House Republicans have led the charge for spending cuts.
NEW YORK (CNNMoney) — On election night in 2010, Republicans were united by one mission: Cutting government spending now.
“I’m here to tell you tonight that our new majority is prepared to do things differently,” then Minority Leader John Boehner told an election night crowd. “It starts with cutting spending instead of increasing it.”
And cut they have.
Republicans pushed Congress to slash spending levels for the 2011 and 2012 fiscal years, and now have an opportunity to make further reductions: the super committee.
The 12-member committee has the chance to substantially alter long-term deficit projections if they are able to “go big” and agree on a debt reduction package that exceeds the committee’s $1.2 trillion goal.
Even if the committee fails, Republicans will have succeeded in focusing much of the conversation in Washington on long-term debt problems.
Shortly after seizing a majority in the House, Republicans locked horns with Democrats over the fiscal 2011 budget, resulting in a protracted battle and short-term spending measure after short-term spending measure.
With the government teetering on the brink of a shutdown, Speaker Boehner and President Obama struck a deal in April that set 2011 federal spending $38.5 billion below 2010 levels.
“Republicans have been able to leverage ‘must pass’ pieces of legislation to push through budget cuts,” said Craig Jennings, a federal budget expert at the progressive think tank OMB Watch.
Next up was the debt ceiling. In exchange for raising the amount of money the Treasury is allowed to borrow, Republicans demanded steep cuts in government spending that would be carried out over a 10-year period.
This time, a possible sovereign default hung over the negotiating table, and lawmakers were — again at the last minute — able to agree on a package of spending cuts.
The deal would initially reduce deficits by $917 billion over a decade primarily by imposing caps on discretionary spending. And the super committee would work to find another $1.2 trillion in savings.
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One important wrinkle: The debt ceiling budget cuts are structured to start small in the first few years and then balloon toward the end of the decade. In 2012, the spending caps would result in only $21 billion in savings.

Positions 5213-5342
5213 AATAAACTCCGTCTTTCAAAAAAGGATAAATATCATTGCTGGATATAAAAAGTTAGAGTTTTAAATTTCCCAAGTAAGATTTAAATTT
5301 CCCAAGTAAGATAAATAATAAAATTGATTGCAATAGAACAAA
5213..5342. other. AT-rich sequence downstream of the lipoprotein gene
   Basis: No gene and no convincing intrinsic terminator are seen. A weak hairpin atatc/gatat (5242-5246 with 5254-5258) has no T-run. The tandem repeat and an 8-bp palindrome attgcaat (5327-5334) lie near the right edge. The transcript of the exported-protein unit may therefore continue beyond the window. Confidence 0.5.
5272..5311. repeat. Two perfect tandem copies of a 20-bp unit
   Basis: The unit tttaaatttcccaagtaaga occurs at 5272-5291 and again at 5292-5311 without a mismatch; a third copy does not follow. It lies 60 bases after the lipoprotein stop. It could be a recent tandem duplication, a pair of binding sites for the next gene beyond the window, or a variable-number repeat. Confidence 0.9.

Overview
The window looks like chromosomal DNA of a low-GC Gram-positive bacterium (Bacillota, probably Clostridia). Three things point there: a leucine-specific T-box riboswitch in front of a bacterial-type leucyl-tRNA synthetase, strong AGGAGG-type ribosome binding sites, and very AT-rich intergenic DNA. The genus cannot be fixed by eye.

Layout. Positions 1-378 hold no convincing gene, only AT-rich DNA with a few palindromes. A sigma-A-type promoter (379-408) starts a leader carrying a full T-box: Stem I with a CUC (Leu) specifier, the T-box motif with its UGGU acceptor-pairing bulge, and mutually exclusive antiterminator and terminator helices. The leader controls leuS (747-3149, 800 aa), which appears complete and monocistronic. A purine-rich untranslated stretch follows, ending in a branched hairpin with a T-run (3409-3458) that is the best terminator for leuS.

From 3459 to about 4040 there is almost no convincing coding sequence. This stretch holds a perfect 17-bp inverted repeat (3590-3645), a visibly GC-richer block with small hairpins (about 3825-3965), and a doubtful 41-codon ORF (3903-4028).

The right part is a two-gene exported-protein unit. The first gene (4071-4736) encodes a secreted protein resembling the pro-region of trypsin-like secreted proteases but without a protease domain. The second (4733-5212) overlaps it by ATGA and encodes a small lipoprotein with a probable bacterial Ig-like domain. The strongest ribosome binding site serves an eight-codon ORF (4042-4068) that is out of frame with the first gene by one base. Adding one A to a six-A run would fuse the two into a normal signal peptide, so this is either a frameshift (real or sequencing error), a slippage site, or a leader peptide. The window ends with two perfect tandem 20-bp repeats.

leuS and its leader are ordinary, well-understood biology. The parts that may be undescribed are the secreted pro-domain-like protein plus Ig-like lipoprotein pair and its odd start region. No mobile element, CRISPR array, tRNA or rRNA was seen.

“The actual dollar amounts of the 2011 and 2012 budget cuts — compared to a trillion dollar deficit — are very, very small,” Jennings said.
Indeed, even with all the budget cuts enacted by Congress since the 2010 midterm election, spending levels are slated to resume their upward climb in 2013, according the Congressional Budget Office.
Complicating matters, there is no guarantee that future Congresses will stick to the spending caps that became law when the debt ceiling was raised. Congress has in the past ignored spending limits imposed by previously approved laws.
With the 2012 campaign now at full speed, the super committee is likely to be the last major chance for significant cuts anytime soon.
The committee is looking for $1.2 trillion in savings over 10 years. But the group appears to be stumbling over the same issues that have confounded lawmakers all year: taxes and entitlements.
If the committee deadlocks, automatic cuts in defense and nondefense spending will kick in starting in 2013.
Those cuts would be evenly divided between the two categories and would exempt Social Security and programs for low-income people, such as Medicaid. It would also limit cuts to Medicare.
At least that’s how it’s supposed to happen. But Congress can also amend or repeal the law.
While Republicans have certainly succeeded in focusing the discussion in Washington around federal spending levels, bitter partisanship has taken its toll.
The debt ceiling deal allowed the U.S. to avoid default, but the pristine credit rating of the United States did not survive. Citing a dysfunctional political system, Standard Poor’s lowered its rating on U.S. debt for the first time in history.
And with lawmakers on both sides of the aisle seemingly unable to compromise, deficits won’t be disappearing anytime soon.
“All the activity going on today does absolutely nothing to address the problems of 20 years from now, which are all rooted in the increasing cost of health care,” Jennings said.